In the 20th century, philosophical treatments of dialogue emerged from thinkers including Mikhail Bakhtin, Paulo Freire, Martin Buber, and David Bohm. Although diverging in many details, these thinkers have articulated a holistic concept of dialogue as a multi-dimensional, dynamic and context-dependent process of creating meaning. Educators such as Freire and Ramón Flecha have also developed a body of theory and technique for using egalitarian dialogue as a pedagogical tool.
The term dialogue stems from the Greek διάλογος (dialogos, conversation); its roots are διά (dia: through) and λόγος (logos: speech, reason). The first extant author who uses the term is Plato, in whose works it is closely associated with the art of dialectic. Latin took over the word as dialogus.
Dialogue in fiction, is a verbal exchange between two or more characters. If there is only one character talking aloud, it is a monologue.
"This breakfast is making me sick," George said.
The George said is the identifier. Said is the verb most writers use because reader familiarity with said prevents it from drawing attention to itself. Although other verbs such as ask, shout, or reply are acceptable, some identifiers get in the reader's way. For example:
"Hello," he croaked nervously, "my name's Horace." "What's yours?" he asked with as much aplomb as he could muster.
another example is:
"My name is Peg, what's yours?" I asked.
"My name is William, but my friends call me Will," said Will.
Stephen King, in his book On Writing, expresses his belief that said is the best identifier to use. King recommends reading a novel by Larry McMurtry, whom he claims has mastered the art of well-written dialogue.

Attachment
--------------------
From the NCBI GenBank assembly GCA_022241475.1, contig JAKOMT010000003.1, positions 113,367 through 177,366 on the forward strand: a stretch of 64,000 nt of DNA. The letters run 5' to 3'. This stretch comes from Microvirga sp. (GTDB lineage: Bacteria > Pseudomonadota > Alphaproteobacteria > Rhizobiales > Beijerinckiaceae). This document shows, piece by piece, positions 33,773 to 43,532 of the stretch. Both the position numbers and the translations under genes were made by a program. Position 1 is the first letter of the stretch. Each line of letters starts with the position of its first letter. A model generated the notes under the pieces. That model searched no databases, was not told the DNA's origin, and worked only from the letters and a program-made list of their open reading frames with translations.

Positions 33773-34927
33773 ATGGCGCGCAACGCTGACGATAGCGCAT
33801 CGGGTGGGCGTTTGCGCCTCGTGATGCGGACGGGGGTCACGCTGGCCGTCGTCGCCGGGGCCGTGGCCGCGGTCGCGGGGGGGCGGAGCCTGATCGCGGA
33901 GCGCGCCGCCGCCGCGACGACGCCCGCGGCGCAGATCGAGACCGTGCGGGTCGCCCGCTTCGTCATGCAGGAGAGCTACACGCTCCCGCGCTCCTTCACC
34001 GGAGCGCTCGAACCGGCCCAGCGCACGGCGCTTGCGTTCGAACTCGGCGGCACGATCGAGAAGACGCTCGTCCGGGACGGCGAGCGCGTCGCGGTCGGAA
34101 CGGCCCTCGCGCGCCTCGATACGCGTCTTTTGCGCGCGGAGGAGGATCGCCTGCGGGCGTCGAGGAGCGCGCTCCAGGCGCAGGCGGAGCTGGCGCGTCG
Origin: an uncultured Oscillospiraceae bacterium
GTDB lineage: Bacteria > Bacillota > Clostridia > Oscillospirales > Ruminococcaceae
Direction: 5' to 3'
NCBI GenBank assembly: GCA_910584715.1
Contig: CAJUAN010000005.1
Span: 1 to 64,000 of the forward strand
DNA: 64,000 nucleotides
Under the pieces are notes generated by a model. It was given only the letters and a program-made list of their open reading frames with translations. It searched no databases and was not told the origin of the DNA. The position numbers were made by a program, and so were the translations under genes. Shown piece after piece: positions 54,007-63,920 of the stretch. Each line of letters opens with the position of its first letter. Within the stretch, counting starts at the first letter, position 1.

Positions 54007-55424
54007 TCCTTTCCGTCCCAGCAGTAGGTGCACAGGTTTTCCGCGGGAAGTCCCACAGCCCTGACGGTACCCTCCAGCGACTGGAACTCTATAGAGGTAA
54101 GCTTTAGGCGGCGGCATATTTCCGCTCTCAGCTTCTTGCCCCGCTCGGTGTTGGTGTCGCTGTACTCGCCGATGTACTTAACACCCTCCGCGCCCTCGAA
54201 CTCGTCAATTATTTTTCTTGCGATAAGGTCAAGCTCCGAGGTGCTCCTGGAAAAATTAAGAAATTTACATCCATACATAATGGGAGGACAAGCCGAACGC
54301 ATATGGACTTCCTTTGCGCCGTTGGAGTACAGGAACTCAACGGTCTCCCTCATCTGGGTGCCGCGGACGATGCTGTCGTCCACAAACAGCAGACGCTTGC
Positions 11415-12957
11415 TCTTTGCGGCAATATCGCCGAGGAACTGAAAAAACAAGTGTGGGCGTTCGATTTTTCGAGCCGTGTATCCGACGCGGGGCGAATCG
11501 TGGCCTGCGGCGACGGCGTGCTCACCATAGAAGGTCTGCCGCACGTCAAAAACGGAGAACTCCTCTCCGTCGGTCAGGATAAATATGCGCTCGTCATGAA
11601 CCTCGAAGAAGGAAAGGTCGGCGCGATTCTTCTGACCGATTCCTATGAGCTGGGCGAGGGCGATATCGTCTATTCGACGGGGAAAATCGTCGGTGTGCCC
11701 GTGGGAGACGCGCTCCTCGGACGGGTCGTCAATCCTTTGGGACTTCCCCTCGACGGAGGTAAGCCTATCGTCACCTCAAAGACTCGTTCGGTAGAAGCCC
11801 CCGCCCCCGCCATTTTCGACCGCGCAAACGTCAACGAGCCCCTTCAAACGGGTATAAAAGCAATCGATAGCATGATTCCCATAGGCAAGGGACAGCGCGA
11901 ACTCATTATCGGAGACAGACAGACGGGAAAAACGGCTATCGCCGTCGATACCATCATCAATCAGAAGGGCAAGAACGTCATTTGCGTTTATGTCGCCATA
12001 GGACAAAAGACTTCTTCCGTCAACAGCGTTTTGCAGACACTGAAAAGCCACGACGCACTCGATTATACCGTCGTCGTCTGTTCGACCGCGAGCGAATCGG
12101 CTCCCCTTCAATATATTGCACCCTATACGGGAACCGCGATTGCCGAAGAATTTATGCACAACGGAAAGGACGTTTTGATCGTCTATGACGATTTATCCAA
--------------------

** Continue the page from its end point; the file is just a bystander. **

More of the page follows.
Substitutes are known as said-bookisms. For example, in the sentence "What do you mean?" he smiled., the word smiled is a said-bookism.
"Great writers of stage music have always proved themselves to be versatile. In the light of the favourable reaction it received it would have been more than easy for Taylor to follow Wuthering Heights with another show in that same grand scale, but instead he quickly showed his credentials by heading in a totally different direction and in doing so comes up with another admirable piece of work. "Success!" is full of splendid material and is loads of fun." - Mike Gibb, Masquerade, Issue 13, 1993
"An adaptation of the Faust legend, I enjoyed this one very much, and it has some bright, breezy and catchy numbers. I will be surprised if anyone who buys it is disappointed with the standard of the songs." - Terry Wardrope, Words and Music, Issue 17, January 1994.
Success tells the story of two foster brothers—Terence Service and Gregory Riding, narrating alternate sections—and their exchange of position during one calendar year as each slips towards, and away from, success.
Success was widely praised upon publication. The Guardian observed that "Gregory and Terry double the narrative in a way that makes Martin Amis' Success like a kind of two-way mirror"; critic Norman Shrapnel praised the novel's "icy wit" and called the narrative approach "artfully appropriate...[it] builds up an air of profound unreliabiity—entirely fitting, since things are by no means what they seem." In The Observer, critic Anthony Thwaite called the book "a moral homily from which all traces of morality have been removed with the brisk surgery of a razor blade on a fingernail...Success is a terrifying, painfully funny, Swiftian exercise in moral disgust; its exhilarating unpleasantness puts it alongside 'A Modest Proposal.'" Critic Hermione Lee observed, "After Martin Amis' Success...sibling rivalry seems almost as popular as sexual warfare, fictionally speaking." In December 1978, the Observer named Success one of it its "Books of the Year."